Production Design is not an obvious career decision, and often the road to becoming a production designer is a winding one. Our colleagues share their stories about moments of revelation and the factors that lead them to choosing their profession.
"A series of experiences and mentors influenced my choices and instilled an appreciation and love of design and the process."
"I had never felt such a sense of pride and joy seeing my work on screen, appreciating every design choice I'd made, and knowing I did it all myself."
"I did the production design for this really tiny horrible show and I was like yeah, I want to do this forever."
"The notion of “home” never took form but made me curious to look into the worlds of other people."
November 18th, 2017
What was your 'AHA' moment in deciding to become a production designer?
David Wasco and set decorator Sandy Reynolds-Wasco are a husband and wife duo who have worked together on more than 20 films in the past 25 years. They have collaborated with some of the most talented filmmakers today, including Quentin Tarantino, Wes Anderson, Michael Mann and recently Damien Chazelle on La La Land, for which they won the 2016 Academy Award for Best Achievement in Production Design.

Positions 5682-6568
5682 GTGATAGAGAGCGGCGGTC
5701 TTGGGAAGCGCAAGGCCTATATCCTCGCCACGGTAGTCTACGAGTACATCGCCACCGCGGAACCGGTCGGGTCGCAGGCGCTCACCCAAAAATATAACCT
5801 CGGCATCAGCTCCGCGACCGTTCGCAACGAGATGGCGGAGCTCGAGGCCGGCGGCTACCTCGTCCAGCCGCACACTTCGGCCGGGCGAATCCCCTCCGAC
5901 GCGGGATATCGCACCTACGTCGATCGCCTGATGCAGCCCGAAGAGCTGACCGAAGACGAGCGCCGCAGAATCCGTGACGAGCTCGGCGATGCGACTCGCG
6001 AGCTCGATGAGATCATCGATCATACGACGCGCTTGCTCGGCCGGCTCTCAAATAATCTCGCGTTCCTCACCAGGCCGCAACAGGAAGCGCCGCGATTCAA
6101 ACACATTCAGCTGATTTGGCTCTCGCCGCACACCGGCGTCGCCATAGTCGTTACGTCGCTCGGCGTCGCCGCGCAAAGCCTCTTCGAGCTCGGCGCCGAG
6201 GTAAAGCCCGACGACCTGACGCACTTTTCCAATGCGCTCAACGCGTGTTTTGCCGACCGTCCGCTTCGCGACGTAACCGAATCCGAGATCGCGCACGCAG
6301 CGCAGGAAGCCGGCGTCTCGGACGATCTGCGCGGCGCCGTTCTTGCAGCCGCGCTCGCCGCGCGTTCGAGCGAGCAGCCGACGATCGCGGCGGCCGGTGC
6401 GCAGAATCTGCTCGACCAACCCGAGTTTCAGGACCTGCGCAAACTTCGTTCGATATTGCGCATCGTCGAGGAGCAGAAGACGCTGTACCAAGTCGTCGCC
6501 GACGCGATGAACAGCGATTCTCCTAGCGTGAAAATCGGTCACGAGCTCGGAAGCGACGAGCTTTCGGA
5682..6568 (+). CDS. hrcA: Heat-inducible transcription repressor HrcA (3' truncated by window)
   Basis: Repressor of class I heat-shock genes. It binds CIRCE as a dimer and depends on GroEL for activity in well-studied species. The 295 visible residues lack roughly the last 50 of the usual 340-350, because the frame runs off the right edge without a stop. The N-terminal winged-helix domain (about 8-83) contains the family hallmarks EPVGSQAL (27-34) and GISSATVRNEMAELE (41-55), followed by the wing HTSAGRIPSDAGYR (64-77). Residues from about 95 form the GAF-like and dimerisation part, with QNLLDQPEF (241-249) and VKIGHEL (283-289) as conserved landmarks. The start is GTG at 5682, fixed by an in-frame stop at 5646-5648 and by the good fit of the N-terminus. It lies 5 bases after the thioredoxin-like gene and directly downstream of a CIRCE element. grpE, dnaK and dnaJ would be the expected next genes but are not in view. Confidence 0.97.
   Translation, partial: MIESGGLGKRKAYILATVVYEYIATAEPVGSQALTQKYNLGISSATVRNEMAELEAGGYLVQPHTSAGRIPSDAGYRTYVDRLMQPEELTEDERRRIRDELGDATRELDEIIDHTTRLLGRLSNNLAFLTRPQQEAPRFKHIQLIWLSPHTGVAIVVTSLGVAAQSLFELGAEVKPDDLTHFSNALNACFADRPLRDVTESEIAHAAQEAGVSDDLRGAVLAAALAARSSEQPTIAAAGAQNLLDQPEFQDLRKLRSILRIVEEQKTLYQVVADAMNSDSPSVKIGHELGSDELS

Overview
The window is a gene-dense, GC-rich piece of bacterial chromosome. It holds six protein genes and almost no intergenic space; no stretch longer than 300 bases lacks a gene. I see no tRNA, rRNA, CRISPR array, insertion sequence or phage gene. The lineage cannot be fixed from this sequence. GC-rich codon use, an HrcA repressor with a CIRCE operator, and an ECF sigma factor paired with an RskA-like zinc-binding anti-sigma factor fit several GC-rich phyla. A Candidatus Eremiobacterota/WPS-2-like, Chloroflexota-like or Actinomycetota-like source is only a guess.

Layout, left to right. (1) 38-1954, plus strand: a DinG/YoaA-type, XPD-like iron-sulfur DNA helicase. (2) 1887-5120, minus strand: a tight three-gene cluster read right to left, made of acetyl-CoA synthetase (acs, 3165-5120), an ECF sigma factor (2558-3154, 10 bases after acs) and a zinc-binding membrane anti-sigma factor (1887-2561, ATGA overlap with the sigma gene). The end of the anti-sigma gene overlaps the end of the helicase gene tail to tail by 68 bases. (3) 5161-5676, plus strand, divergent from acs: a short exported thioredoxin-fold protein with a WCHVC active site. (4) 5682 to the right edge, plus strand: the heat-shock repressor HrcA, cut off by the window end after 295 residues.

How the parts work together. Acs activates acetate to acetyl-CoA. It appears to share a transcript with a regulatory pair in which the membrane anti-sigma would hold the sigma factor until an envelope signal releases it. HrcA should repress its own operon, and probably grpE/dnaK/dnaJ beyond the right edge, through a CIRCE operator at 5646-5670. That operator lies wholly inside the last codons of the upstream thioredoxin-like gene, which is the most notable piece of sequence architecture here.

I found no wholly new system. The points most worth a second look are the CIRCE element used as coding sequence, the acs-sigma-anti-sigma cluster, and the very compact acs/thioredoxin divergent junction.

For as long as I can remember I have always been interested in watching movies. As a kid growing up in suburban New Jersey, TV was a big thing but I also had access to large scale movie theaters. In fact, the Baroque Rivoli theater boasted the largest chandelier in the world! (Guinness Book of Records). Viewing the first Cinerama movies, James Bond, schlock and "B" horror movies, etc. had me hooked from a very early age.
I'm lucky as well to have been brought up in a modernist household with visual parents. They raised 3 sons as free thinkers and Artists, encouraging us to be creative in a flexible, non linear way. A big influence was my father who was an Abstract Expressionist painter, theater Set Designer, still photographer, hand letterer, ceramicist and metal sculptor. My father was a Renaissance man in a true sense of the word. He was an outstanding still photographer who had Bernice Abbott as his photography teacher and worked alongside Arnold Newman as his assistant post second world war. As a fellow ceramic artist he hosted Bernard Leach at our house.